NBA may allow personalized statements on jerseys

Report: NBA players can replace name on jerseys with social justice statement

Report: NBA players can replace name on jerseys with social justice statement

Of course, we are talking about social injustice.

When basketball resumes, NBA players will be allowed to replace the last name on their jerseys with a statement on social justice, according to Shams Charania of The Athletic.

"NBA and the players union have been discussing various ways to allow players to express social justice issues in season restart". He said suggestions will be offered for players who are searching for a cause to support.

"We've been working with (NBPA Executive Director) Michele [Roberts], Chris [Paul] and Andre [Iguodala] and several other players on a shared goal that the season restart leads to collective action towards combating systematic racism and promoting social justice", Silver said.

"There's a lot of conversations that had to be had", Paul said. There will also be suggestions offered to players looking for a cause to get behind on their jerseys.

Oregon-Oregon State rivalry will drop 'Civil War' moniker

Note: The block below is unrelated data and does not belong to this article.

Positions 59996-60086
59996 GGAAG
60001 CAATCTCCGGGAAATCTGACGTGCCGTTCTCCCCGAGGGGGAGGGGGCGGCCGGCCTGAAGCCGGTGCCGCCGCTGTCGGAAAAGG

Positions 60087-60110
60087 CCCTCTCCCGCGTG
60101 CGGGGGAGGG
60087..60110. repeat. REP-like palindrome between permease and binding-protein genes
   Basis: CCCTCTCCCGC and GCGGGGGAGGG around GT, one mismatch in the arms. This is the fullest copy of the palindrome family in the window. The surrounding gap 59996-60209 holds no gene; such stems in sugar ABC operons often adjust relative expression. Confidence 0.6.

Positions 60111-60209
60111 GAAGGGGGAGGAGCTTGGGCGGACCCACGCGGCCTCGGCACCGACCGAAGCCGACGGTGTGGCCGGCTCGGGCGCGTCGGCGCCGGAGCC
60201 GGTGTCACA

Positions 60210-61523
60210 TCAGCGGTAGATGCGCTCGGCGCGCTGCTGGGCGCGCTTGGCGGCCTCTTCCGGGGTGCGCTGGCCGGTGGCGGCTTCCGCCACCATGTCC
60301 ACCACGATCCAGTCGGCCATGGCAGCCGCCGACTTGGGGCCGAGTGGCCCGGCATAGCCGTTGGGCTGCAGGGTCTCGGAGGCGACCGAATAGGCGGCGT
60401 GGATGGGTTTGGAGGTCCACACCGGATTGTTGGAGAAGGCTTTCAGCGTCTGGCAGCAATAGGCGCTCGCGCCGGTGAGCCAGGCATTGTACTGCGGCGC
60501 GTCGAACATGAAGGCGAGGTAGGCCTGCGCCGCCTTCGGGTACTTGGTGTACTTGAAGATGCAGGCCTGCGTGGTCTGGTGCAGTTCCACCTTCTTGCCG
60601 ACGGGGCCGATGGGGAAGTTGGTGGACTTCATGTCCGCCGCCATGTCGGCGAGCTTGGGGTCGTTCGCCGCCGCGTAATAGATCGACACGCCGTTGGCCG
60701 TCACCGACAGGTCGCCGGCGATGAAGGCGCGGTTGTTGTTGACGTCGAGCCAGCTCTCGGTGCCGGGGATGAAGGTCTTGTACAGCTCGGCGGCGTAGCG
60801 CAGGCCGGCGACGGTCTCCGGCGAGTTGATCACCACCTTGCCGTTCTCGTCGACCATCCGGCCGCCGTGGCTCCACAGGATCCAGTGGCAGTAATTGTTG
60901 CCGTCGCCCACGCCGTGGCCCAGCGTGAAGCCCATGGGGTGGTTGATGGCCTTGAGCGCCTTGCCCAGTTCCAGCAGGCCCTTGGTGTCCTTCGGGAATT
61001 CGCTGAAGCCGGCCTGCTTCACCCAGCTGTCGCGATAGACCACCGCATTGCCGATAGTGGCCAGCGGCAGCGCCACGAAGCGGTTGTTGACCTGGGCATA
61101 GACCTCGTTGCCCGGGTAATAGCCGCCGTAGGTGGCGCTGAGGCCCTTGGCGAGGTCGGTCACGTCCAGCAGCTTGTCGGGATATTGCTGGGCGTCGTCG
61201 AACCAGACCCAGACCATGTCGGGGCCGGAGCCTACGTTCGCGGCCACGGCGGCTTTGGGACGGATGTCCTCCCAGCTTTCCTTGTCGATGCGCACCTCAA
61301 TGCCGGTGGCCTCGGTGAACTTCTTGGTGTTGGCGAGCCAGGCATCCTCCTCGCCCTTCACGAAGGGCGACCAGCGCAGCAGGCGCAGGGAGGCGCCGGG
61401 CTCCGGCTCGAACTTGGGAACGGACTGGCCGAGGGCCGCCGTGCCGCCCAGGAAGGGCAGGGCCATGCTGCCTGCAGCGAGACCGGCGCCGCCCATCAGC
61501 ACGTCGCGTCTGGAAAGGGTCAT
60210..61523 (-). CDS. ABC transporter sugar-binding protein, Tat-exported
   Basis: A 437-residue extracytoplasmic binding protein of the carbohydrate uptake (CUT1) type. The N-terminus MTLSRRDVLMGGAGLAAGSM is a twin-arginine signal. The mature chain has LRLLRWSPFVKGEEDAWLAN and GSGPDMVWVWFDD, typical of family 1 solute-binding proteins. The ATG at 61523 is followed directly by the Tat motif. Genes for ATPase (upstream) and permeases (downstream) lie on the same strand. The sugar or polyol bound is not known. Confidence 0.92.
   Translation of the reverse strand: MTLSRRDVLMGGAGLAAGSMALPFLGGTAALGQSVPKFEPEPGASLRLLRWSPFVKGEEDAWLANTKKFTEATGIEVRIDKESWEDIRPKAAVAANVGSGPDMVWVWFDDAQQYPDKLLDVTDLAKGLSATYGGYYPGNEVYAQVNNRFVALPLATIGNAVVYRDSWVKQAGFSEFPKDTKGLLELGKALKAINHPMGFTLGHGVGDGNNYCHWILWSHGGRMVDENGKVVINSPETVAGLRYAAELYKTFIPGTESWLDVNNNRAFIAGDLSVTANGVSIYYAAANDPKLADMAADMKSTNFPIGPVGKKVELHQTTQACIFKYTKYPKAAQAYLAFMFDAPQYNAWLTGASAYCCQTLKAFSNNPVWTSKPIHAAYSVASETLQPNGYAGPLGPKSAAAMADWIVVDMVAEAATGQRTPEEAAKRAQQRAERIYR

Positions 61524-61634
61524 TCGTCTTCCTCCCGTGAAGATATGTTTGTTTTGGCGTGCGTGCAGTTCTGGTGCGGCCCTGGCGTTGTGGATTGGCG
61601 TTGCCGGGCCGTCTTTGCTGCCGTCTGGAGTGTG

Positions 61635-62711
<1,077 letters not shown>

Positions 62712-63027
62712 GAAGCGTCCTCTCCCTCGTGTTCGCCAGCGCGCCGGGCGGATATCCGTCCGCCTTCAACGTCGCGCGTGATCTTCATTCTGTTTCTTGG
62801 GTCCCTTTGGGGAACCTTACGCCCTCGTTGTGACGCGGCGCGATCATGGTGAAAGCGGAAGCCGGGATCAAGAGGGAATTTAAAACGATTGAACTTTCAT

The rivalry between the two schools dates back to 1894 when the two schools' football teams first met. Nice attempt to lessen one of the oldest rivalries in American sports, great job".

Ja Morant saw it on social media and he loved the idea.

"The guys I talked to were definitely excited", Paul told Spears. "The reason I'm passionate and excited about it is that it gives a voice to the voiceless".

"I was just thinking about how forward thinking our league is and how passionate the players in our league are about different issues", Paul said.

Paul and his fellow athletes in the National Basketball Association and other sports have taken part in Black Lives Matter marches after Floyd's death, and Paul acknowledged that some players could wear the names of those who have been killed, if they get approval from their families. "Our guys have been marching on the frontlines and using their platforms".

"At marches they are saying, 'Say his name. For players, we want to know how someone feels, especially if you're putting their jersey on".

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